Ugly Sweater Cake with Lights

You’ll certainly want to bake this Christmas ugly sweater cake with lights. It’s simply so charming and enjoyable, and it’s not difficult to do. This step-by-step cake decorating lesson is quite simple to follow, and you’ll have a fantastic Christmas cake.

The ugly sweater cakes are my favorite. They’re simply so festive for Christmas, but I wanted to make mine a bit more unique.

I think it came out very lovely with the lights on it. I made use of balloon lights. (I’ll provide a link to them in the supplies list below.) They genuinely worked well and were simple to attach on the cakeno cables or anything else.

Of course, you could apply this concept to almost any design. I used a Christmas tree, but you could also use red lights for the nose of a reindeer. That would be adorable.

I believe putting it in a tissue paper lined box simply adds the final touch.

Ok lets get to the tutorial!

There’s also a video at the bottom of this page with all the information.

There are affiliate links in this post. I earn money as an Amazon Associate by making qualifying purchases.


  • Gift Box for Sweaters (17 x 11) You may get them on Amazon or at your local dollar shop. (I discovered some at Dollar Tree.)
  • Cake board or cardboard coated with fanci foil or contact paper (the cake board must be cut slightly smaller than the 17 x 11 box; see below for further information.)
  • Tissue paper
  • Baked 13 x 9 Cake Use whatever recipe you like; I chose a cake mix extender recipe since it provides you a little more cake batter, resulting in a thicker cake layer. Here’s one I made using a cake mix extender and pudding.
  • Optional melted candy melts for adhering the cake to the cake board.
  • Knife for trimming the cake
  • Buttercream in red, green, yellow, and white You may be interested in my tutorial on how to create dark tinted buttercream.
  • A buttercream smoother (recipe follows) and a tiny offset spatula
  • Piping bags
  • For the collar, Christmas tree, and cake border, use a #21 piping tip.
  • #18 piping tip for the star
  • #5 piping tip for the snow
  • (Just click to get the free printable Christmas tree template.)
  • Toothpicks & Scissors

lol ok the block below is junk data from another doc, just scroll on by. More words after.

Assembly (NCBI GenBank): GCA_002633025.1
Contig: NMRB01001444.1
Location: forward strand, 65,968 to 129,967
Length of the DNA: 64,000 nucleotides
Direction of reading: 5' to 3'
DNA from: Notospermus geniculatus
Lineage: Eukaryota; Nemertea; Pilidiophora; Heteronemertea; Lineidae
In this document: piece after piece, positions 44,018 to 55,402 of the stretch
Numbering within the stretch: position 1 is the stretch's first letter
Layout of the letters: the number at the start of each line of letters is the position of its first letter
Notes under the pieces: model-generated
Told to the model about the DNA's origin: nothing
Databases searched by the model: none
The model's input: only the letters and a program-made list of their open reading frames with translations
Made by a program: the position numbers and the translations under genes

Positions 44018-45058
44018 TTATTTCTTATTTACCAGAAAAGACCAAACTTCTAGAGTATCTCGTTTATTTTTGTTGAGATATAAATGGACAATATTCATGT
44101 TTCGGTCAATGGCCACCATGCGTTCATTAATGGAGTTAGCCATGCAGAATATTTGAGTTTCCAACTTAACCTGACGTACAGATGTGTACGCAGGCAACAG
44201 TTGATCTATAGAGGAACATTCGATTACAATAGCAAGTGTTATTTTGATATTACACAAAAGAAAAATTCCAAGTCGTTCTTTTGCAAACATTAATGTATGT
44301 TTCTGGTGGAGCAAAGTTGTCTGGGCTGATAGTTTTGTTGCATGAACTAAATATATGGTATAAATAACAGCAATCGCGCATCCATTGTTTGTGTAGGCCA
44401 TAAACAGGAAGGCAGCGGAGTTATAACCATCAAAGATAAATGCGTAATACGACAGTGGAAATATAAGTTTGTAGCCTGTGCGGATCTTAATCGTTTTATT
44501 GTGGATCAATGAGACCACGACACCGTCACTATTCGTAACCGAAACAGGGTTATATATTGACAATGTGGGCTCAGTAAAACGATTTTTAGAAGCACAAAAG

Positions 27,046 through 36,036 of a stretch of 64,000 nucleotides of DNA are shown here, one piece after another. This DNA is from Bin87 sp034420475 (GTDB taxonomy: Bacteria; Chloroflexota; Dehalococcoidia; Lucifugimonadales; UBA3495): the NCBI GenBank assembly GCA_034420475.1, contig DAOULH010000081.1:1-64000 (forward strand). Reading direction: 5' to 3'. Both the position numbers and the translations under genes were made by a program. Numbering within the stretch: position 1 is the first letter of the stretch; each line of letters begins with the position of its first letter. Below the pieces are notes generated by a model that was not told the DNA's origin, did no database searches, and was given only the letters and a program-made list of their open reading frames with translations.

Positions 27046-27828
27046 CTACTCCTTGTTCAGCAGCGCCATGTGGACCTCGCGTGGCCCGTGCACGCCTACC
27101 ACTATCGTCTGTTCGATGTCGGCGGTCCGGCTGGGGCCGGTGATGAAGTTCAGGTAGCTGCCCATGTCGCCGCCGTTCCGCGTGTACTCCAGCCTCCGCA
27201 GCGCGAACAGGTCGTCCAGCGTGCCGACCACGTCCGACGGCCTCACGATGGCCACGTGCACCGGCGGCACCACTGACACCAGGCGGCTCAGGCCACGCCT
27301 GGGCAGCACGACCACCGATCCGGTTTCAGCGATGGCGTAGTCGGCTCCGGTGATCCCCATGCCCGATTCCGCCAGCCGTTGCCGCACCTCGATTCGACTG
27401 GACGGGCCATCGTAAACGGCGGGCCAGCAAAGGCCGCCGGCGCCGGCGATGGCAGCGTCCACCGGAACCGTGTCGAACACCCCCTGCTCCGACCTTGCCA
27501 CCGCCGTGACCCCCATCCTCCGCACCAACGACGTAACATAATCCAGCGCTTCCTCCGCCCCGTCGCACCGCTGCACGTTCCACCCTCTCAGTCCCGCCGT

• A wooden dowel will be used to make holes in the cake for the lights.
  • Balloon lights multi colored
  • Plastic wrap that can be pressed and sealed (Press-n-seal works best since it has a sticky side and effectively covers the lights.)


First and foremost, you will need a sweater gift box. I used a 17 x 11 box, which appeared to work nicely.

Next, cut a cake board or other cardboard to a size somewhat smaller than the sweater box. The board must fit comfortably inside the gift box.

You should also wrap the cake board with either fanci foil (Wilton produces this) or white contact paper. I really wrapped mine in white wrapping paper first, followed by transparent contact paper.

More advice on covering cake boards may be found here.

Check that your board will fit comfortably inside your sweater box. You don’t want to have to deal with this after your cake is finished and on the board, so make sure it’s the right size now.

You’re not going to adorn the cake with the board in the box right now; you’re simply assessing the size.

Take the cake board out of the box and cover it with tissue paper. This will give it the appearance of a gift. As if you were giving this sweater as a present.

Bake a 13 x 9-inch cake and let it cool fully. The recipe I used to make a thicker cake layer is included in the supply list above.

Then, using a knife, gently bend the sides. Simply chop off the cake’s hard corners and edges to bend it like a folded sweater.

Cut one inch through the top of the cake on all sides, but leave the piece in the centre intact. This will be the sweater’s collar.

Chill the cake for around 20 minutes before applying a thin crumb layer of crimson buttercream and smoothing it.

I’m just cooling the cake because I sliced it, and chilling it keeps the crumbs from flying everywhere when you attempt to crumb coat it.

Once smooth, you can either leave the buttercream to firm up somewhat or place it in the refrigerator for approximately 15 minutes. The last layer of buttercream should be smoothed on top.

Okay, now for the DIY smoother I’m using: This is a plastic (acetate) folder that I cut into a square and rounded the corners using scissors. These are great for smoothing fondant and buttercream on carved cakes.

Once the last layer is flat, use your #21 piping tip to pipe the collar. (This is perhaps best shown in the video at the bottom of this page.)

Now, take your downloadable pattern (seen at the top of the article), cut it out (along with the star), and place it gently on top of the cake, tracing around it with a toothpick. (It helps if you can print your template on cardstock paper, which is thicker.)

You are no longer need to use the template. Go ahead and do your thing if you’re excellent at it. I’m not very good at it, so I rely on templates.